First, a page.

Nazanin Noori
Mix of the Issue

Writers: Malak Al Suwaihel.
Published: August 5th 2022

Photographer: Peter Oliver Wolff


- The artist won't disclose the tracklist.

Duration: 31 mintues 12 seconds.

Examining the “hardcore continuum,” particuarly along the Ambient Jungle tributary, English music journalist and author Simon Reynolds aptly describes its cousin genre, Ambient Hardcore, as a “balance between madness and musicality, between ruff and smooth,” and beyond its perceived “floating ethereality.” Within Nazanin Noori’s atmospheric sound universe, Ambient Hardcore is narrated through what the Berlin-Based Iranian sound artist and musician synthasizes in this SONDUKE interview as: “[t]he very certain emotional, as well as physical state that [she] introduce[s] to the audience, which happens to be somewhere between meditation, trance, ritual, ecstasy, as well as distraction.”

Working in sound art, performance, installation, theater and radio play direction, and text, with an educational background in theater, film, and media studies, Noori’s sequent Post Ambient Hardcore sound adds dimension to recovery of an altogether antecedent production of the genre as previousiouly described by Reynolds. Sensorial dimension after dimension, Noori’s soundscapes are reciprocally what she describes as “calming” and “heavily blasting;” and replete with cultural and political pertinence. Incorporating ‘Islamic music,’ along with recordings of rallying demonstrations, Noori contends with difficult political realities through an active sonorous introspection by the agency of sound. In this exclusive SONDUKE mix, Noori’s ‘sound scenario’ exalts the everpresent ethereal potentiality of Islamic sound in artistic application. While in this exclusive SONDUKE interview she describes the process of composing this mix as “dark,” yet “invigorating” in its potency to grapple with “different manifestos”—a meditative process.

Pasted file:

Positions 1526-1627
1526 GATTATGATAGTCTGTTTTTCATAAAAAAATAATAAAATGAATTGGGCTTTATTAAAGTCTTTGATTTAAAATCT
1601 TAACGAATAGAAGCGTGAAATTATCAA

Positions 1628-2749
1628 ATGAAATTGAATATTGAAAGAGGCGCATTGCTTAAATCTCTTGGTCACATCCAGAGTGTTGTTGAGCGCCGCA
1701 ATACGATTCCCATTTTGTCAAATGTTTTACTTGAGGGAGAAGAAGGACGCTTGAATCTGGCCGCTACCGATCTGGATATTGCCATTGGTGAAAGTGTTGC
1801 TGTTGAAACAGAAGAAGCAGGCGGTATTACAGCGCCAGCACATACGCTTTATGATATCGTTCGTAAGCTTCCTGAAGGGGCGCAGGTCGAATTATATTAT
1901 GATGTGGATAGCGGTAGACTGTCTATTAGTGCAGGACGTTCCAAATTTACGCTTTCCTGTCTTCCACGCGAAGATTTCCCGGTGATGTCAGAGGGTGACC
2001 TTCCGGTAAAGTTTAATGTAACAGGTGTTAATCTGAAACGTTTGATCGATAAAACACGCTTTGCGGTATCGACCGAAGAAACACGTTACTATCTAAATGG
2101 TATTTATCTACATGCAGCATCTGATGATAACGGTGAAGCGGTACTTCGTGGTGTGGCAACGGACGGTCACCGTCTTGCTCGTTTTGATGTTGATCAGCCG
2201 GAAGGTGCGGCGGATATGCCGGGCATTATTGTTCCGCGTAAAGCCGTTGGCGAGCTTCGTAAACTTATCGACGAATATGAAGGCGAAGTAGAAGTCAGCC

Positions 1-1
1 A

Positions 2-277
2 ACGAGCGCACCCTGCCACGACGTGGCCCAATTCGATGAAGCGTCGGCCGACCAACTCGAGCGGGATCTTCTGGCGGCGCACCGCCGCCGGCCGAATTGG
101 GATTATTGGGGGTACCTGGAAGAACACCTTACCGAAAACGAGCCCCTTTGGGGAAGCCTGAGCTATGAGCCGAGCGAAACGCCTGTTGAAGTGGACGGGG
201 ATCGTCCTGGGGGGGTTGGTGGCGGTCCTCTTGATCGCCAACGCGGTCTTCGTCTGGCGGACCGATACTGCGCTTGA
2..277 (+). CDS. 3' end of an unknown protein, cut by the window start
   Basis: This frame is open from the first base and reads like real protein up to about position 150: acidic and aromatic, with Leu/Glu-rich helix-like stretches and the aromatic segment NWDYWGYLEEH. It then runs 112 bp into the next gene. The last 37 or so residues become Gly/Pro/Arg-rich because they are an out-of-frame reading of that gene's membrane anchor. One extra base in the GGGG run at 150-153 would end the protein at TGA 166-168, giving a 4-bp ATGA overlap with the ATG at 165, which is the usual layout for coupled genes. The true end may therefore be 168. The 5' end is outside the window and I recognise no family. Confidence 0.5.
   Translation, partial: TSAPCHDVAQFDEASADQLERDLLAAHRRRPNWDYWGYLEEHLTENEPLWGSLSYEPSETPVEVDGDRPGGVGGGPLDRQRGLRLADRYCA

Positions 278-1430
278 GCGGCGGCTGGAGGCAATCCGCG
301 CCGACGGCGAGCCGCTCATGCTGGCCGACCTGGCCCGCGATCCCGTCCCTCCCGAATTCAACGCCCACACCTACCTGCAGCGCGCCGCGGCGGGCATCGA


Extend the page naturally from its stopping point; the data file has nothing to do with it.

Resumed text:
Below is our digital conversation with Nazanin Noori


MS: In every sense of the word, you are an interdisciplinary artist (see intro.), how has your cross-functional range—from music, art, and theater and film—promoted your work?